It's obvious the Bitcoin crowd doesn't need to feel as warm and fuzzy about transactions, but average joe will need to feel protected. I just had to dispute a PayPal purchase this week. I sent $50 for product that never arrived, I emailed seller, I called, no response. Thankfully PayPal allows me to dispute it and I should get my money back. What if I had paid in Bitcoins?

Maybe Bitcoin won't need the same protection eventually. Perhaps there will be a web site or something that lists anybody who got ripped off so we'd know publicly who not to purchase from. But then I guess that'd be full of people who just want to ruin someone's business whether it was a bad business or not.

Of course I'm generalizing, but the Bitcoin crowd doesn't want controls. They find PayPal evil. Yet they want Bitcoin to grow into the average joe's world where controls are wanted.

I think Bitcoin could end up with wider acceptance. Maybe some place like Amazon.com where people don't have any problem trusting they'll get their product (at least when it comes from Amazon). But everyday web sites that you don't really know anything about? Most people wouldn't take a chance sending BTC off into oblivion without recourse.

I used to day trade Bitcoin successfully. Then I took an arrow to the knee.
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July 02, 2011, 03:45:00 AM
 #27

seems like the early adopters have tons of bitcoins accumulated. if they cared about the future of bitcoin, maybe they'd invest some of thier nest egg in infrastructure, security and maybe a little advertising

billyjoeallen
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July 02, 2011, 05:11:43 AM
 #28

seems like the early adopters have tons of bitcoins accumulated. if they cared about the future of bitcoin, maybe they'd invest some of thier nest egg in infrastructure, security and maybe a little advertising

Did it ever occur to you that they may be doing exactly that? You can't build infrastructure with BTC; you have to use legal tender. To get legal tender, you have to sell your bitcoin. Maybe that's why the price is going down on the exchanges. Early adopters could be selling in order to raise funds to build infrastructure.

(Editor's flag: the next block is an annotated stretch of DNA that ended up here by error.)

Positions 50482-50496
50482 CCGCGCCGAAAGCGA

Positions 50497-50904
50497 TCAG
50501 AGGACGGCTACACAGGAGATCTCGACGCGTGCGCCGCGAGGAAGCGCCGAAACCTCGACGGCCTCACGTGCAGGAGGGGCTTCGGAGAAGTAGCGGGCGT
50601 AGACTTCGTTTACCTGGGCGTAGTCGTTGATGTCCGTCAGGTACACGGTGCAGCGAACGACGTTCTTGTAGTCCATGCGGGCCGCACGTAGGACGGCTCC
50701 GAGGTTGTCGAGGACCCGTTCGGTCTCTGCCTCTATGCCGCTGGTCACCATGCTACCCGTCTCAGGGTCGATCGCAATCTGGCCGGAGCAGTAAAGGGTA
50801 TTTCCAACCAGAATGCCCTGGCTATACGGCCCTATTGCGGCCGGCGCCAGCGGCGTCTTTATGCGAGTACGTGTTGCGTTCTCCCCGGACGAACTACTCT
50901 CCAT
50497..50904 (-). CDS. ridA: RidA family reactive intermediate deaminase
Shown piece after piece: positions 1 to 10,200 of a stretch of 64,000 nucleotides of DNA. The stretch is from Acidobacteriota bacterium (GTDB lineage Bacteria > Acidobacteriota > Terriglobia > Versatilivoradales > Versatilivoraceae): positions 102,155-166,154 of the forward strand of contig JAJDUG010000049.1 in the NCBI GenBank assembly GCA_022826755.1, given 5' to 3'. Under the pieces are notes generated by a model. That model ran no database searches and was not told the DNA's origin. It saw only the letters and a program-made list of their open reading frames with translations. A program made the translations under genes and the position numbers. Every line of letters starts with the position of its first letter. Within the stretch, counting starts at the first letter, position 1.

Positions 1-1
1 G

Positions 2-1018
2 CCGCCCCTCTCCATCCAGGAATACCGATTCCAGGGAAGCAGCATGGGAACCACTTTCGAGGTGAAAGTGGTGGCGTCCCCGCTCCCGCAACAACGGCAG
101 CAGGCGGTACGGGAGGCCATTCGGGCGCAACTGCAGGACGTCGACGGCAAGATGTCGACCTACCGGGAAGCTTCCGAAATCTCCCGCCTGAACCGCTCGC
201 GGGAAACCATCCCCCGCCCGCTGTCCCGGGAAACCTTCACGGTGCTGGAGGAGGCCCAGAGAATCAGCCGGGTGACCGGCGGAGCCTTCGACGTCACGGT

insert coin here:
1Ctd7Na8qE7btyueEshAJF5C7ZqFWH11Wc

Open an exchange account at CampBX: options, lowest commissions, and best security
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bitcon
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July 02, 2011, 05:27:43 AM
 #29

seems like the early adopters have tons of bitcoins accumulated. if they cared about the future of bitcoin, maybe they'd invest some of thier nest egg in infrastructure, security and maybe a little advertising

Did it ever occur to you that they may be doing exactly that? You can't build infrastructure with BTC; you have to use legal tender. To get legal tender, you have to sell your bitcoin. Maybe that's why the price is going down on the exchanges. Early adopters could be selling in order to raise funds to build infrastructure.

that or they're just trying to cash out completely before total a crash leaving late adopters high and dry.

billyjoeallen
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July 02, 2011, 05:33:48 AM
 #30

seems like the early adopters have tons of bitcoins accumulated. if they cared about the future of bitcoin, maybe they'd invest some of thier nest egg in infrastructure, security and maybe a little advertising

Did it ever occur to you that they may be doing exactly that? You can't build infrastructure with BTC; you have to use legal tender. To get legal tender, you have to sell your bitcoin. Maybe that's why the price is going down on the exchanges. Early adopters could be selling in order to raise funds to build infrastructure.

that or they're just trying to cash out completely before total a crash leaving late adopters high and dry.

That's a possibility, but unlikely. Besides, Bitcoin would recover anyway. It would just take a long time. Another chance for us to get in cheap. 

insert coin here:
1Ctd7Na8qE7btyueEshAJF5C7ZqFWH11Wc

Open an exchange account at CampBX: options, lowest commissions, and best security
https://campbx.com/register.php?r=0Y7YxohTV0B